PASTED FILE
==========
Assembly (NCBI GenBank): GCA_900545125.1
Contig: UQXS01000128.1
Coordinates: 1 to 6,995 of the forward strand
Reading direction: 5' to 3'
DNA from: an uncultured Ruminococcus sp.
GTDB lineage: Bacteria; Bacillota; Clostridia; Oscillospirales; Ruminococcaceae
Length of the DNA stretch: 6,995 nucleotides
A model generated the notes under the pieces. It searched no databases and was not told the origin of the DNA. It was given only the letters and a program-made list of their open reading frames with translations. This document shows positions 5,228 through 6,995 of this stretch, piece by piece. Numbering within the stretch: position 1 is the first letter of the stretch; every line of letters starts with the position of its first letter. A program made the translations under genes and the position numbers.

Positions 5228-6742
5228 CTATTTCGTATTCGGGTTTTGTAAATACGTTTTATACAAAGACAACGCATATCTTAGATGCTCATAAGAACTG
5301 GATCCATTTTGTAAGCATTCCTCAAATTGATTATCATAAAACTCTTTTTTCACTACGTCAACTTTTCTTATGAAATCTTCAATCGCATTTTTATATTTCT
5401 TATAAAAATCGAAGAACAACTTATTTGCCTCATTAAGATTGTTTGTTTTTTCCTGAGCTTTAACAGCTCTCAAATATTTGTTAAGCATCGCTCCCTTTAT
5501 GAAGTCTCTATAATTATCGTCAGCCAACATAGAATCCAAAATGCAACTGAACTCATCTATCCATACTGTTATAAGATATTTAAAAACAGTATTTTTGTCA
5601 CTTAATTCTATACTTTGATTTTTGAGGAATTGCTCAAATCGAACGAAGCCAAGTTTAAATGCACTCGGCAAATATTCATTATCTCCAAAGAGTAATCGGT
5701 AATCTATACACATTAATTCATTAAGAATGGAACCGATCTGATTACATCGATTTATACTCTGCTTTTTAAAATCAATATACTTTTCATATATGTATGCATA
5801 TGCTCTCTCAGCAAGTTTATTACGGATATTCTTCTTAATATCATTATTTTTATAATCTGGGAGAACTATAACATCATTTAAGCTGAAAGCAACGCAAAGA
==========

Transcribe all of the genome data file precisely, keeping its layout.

Assembly (NCBI GenBank): GCA_900545125.1
Contig: UQXS01000128.1
Coordinates: 1 to 6,995 of the forward strand
Reading direction: 5' to 3'
DNA from: an uncultured Ruminococcus sp.
GTDB lineage: Bacteria; Bacillota; Clostridia; Oscillospirales; Ruminococcaceae
Length of the DNA stretch: 6,995 nucleotides
A model generated the notes under the pieces. It searched no databases and was not told the origin of the DNA. It was given only the letters and a program-made list of their open reading frames with translations. This document shows positions 5,228 through 6,995 of this stretch, piece by piece. Numbering within the stretch: position 1 is the first letter of the stretch; every line of letters starts with the position of its first letter. A program made the translations under genes and the position numbers.

Positions 5228-6742
5228 CTATTTCGTATTCGGGTTTTGTAAATACGTTTTATACAAAGACAACGCATATCTTAGATGCTCATAAGAACTG
5301 GATCCATTTTGTAAGCATTCCTCAAATTGATTATCATAAAACTCTTTTTTCACTACGTCAACTTTTCTTATGAAATCTTCAATCGCATTTTTATATTTCT
5401 TATAAAAATCGAAGAACAACTTATTTGCCTCATTAAGATTGTTTGTTTTTTCCTGAGCTTTAACAGCTCTCAAATATTTGTTAAGCATCGCTCCCTTTAT
5501 GAAGTCTCTATAATTATCGTCAGCCAACATAGAATCCAAAATGCAACTGAACTCATCTATCCATACTGTTATAAGATATTTAAAAACAGTATTTTTGTCA
5601 CTTAATTCTATACTTTGATTTTTGAGGAATTGCTCAAATCGAACGAAGCCAAGTTTAAATGCACTCGGCAAATATTCATTATCTCCAAAGAGTAATCGGT
5701 AATCTATACACATTAATTCATTAAGAATGGAACCGATCTGATTACATCGATTTATACTCTGCTTTTTAAAATCAATATACTTTTCATATATGTATGCATA
5801 TGCTCTCTCAGCAAGTTTATTACGGATATTCTTCTTAATATCATTATTTTTATAATCTGGGAGAACTATAACATCATTTAAGCTGAAAGCAACGCAAAGA